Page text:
Working longer in 'retirement'

January 22, 2009
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Before the most recent recession began in late 2007 and wiped out many a savings account, other factors already were forcing more Americans to delay their retirement dreams.


Mainly, weâ??re living longer, which means retiring at the traditional age of 65 demands living longer without a paycheck. The average life expectancy was 61 years at the advent of Social Security in 1935 and now itâ??s 78 years.


Working longer before retiring wonâ??t be such a terrible thing for many Americans who are able to sit behind a computer, but will be a strain for construction workers and others whose skills are in physical labor.


Have Americansâ?? perceptions of retirement been permanently altered by the recession? If youâ??re planning for the future, at what age do you anticipate retiring?


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  • A few months ago, my father and I were talking about his potentional last years in work. Since he is getting close to retire early age, we have discussed this. Currently, it is not fiscially responsable for most people to retire, unless they have a grose amount of money at their disposal. Granted, he wasn't planning on retiring for atleast another 5 years anyway, the recession has just confirmed what we already are seeing.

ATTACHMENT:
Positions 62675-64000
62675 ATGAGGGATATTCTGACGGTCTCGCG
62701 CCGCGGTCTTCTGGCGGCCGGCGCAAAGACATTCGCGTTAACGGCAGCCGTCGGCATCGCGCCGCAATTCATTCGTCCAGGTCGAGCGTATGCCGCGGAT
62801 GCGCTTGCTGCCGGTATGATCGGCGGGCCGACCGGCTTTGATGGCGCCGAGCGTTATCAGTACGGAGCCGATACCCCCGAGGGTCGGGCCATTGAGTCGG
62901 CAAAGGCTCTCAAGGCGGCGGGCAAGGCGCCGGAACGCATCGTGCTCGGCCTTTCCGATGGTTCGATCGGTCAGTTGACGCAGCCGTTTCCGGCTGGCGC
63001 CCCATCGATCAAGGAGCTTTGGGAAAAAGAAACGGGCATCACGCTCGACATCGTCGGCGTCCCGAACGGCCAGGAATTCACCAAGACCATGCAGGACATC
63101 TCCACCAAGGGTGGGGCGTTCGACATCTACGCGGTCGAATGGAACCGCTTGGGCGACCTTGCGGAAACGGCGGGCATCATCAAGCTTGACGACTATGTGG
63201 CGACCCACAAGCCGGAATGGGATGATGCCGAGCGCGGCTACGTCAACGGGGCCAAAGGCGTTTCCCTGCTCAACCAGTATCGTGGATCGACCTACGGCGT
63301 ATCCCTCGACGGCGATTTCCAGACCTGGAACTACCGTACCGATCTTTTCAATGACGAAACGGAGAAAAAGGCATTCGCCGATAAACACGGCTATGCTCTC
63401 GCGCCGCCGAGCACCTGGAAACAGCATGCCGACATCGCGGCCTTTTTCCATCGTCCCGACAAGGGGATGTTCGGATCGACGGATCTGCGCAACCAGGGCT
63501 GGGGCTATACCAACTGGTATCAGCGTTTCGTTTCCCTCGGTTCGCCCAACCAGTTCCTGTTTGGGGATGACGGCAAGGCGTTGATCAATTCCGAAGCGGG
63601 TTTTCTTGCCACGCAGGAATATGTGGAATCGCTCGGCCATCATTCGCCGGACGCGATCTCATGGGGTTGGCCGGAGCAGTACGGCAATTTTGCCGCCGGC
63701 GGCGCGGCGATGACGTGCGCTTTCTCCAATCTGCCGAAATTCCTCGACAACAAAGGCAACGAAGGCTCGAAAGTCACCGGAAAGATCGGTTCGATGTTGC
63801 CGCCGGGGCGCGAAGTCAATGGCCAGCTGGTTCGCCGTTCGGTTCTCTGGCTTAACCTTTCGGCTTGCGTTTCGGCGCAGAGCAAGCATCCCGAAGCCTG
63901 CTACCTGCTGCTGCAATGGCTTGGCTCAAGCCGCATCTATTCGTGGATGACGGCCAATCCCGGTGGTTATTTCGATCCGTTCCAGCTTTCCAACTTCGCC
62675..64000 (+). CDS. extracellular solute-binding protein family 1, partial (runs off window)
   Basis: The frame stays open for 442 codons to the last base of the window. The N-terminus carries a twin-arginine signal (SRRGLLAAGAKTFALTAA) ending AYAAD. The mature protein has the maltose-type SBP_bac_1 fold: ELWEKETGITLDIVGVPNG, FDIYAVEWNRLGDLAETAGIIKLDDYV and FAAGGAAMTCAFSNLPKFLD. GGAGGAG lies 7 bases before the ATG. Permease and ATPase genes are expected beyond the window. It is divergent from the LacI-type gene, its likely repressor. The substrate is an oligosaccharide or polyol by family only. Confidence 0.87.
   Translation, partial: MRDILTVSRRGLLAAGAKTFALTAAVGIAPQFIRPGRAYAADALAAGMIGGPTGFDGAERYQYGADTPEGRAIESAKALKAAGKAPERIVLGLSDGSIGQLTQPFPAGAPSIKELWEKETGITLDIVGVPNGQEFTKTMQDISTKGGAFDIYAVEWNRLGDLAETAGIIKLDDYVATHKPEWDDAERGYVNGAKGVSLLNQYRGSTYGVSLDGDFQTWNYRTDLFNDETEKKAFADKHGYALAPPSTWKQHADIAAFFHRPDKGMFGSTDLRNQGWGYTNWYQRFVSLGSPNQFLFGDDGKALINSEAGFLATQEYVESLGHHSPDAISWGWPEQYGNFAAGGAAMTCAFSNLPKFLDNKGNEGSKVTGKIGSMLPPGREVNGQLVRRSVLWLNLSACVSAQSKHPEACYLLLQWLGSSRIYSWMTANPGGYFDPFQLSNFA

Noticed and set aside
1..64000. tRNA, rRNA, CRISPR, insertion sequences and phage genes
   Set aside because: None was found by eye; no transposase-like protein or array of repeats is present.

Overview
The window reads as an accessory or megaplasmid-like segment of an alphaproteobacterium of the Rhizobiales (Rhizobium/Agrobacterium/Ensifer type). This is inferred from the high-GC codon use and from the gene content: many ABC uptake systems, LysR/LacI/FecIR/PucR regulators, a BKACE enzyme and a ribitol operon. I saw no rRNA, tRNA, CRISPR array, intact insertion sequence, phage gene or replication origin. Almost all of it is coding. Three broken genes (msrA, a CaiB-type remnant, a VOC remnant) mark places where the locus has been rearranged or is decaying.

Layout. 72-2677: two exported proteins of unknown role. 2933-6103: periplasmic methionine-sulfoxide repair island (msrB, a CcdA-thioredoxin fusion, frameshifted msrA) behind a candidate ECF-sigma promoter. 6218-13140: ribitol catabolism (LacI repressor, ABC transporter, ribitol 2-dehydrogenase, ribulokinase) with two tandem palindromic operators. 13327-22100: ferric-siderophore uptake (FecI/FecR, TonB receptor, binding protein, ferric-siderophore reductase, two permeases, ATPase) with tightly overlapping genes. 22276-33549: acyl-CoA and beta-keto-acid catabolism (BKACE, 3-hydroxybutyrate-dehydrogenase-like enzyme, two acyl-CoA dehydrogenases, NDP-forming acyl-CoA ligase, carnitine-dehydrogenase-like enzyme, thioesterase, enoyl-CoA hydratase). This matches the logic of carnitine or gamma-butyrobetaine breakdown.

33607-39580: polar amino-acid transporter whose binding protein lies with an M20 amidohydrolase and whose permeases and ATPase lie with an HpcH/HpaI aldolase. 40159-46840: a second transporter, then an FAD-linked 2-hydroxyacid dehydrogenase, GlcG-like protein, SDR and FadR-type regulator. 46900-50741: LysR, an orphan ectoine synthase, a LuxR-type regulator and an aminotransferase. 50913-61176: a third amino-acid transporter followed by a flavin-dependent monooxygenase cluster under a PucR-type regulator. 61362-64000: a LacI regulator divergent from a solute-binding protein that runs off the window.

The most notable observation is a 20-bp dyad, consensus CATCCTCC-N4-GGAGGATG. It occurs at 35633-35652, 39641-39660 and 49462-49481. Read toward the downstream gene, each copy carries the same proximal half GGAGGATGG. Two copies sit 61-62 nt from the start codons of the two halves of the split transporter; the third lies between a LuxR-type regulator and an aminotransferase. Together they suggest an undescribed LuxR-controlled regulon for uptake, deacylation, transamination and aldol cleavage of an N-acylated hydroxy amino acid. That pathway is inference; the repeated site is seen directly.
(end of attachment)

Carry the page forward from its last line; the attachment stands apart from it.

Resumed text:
• Whoever conceived the 401k was an agent for business owners. They will gladly give up a 50-100% match because noone can afford a 2% contribution. Now with unemployment running at 8%, anyone with a job will sacrifice everything for just a minimum paycheck. What needs to happen right now, right here, is a national workers strike.

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  1. A Tilted Kilt at a water park themed hotel? Who planned that one? I guess the Dad's need something to do while the kids are on the water slides.

  2. Don't come down on the fair for offering drinks. This is a craft and certainly one that belongs in agriculture due to ingredients. And for those worrying about how much you can drink. I'm sure it's more to do with liability than anything else. They don't want people suing for being over served. If you want a buzz, do a little pre-drinking before you go.

  3. I don't drink but go into this "controlled area" so my friend can drink. They have their 3 drink limit and then I give my friend my 3 drink limit. How is the fair going to control this very likely situation????

  4. I feel the conditions of the alcohol sales are a bit heavy handed, but you need to realize this is the first year in quite some time that beer & wine will be sold at the fair. They're starting off slowly to get a gauge on how it will perform this year - I would assume if everything goes fine that they relax some of the limits in the next year or couple of years. That said, I think requiring the consumption of alcohol to only occur in the beer tent is a bit much. That is going to be an awkward situation for those with minors - "Honey, I'm getting a beer... Ok, sure go ahead... Alright see you in just a min- half an hour."

  5. This might be an effort on the part of the State Fair Board to manage the risk until they get a better feel for it. However, the blanket notion that alcohol should not be served at "family oriented" events is perhaps an oversimplification. and not too realistic. For 15 years, I was a volunteer at the Indianapolis Air Show, which was as family oriented an event as it gets. We sold beer donated by Monarch Beverage Company and served by licensed and trained employees of United Package Liquors who were unpaid volunteers. And where did that money go? To central Indiana children's charities, including Riley Hospital for Children! It's all about managing the risk.

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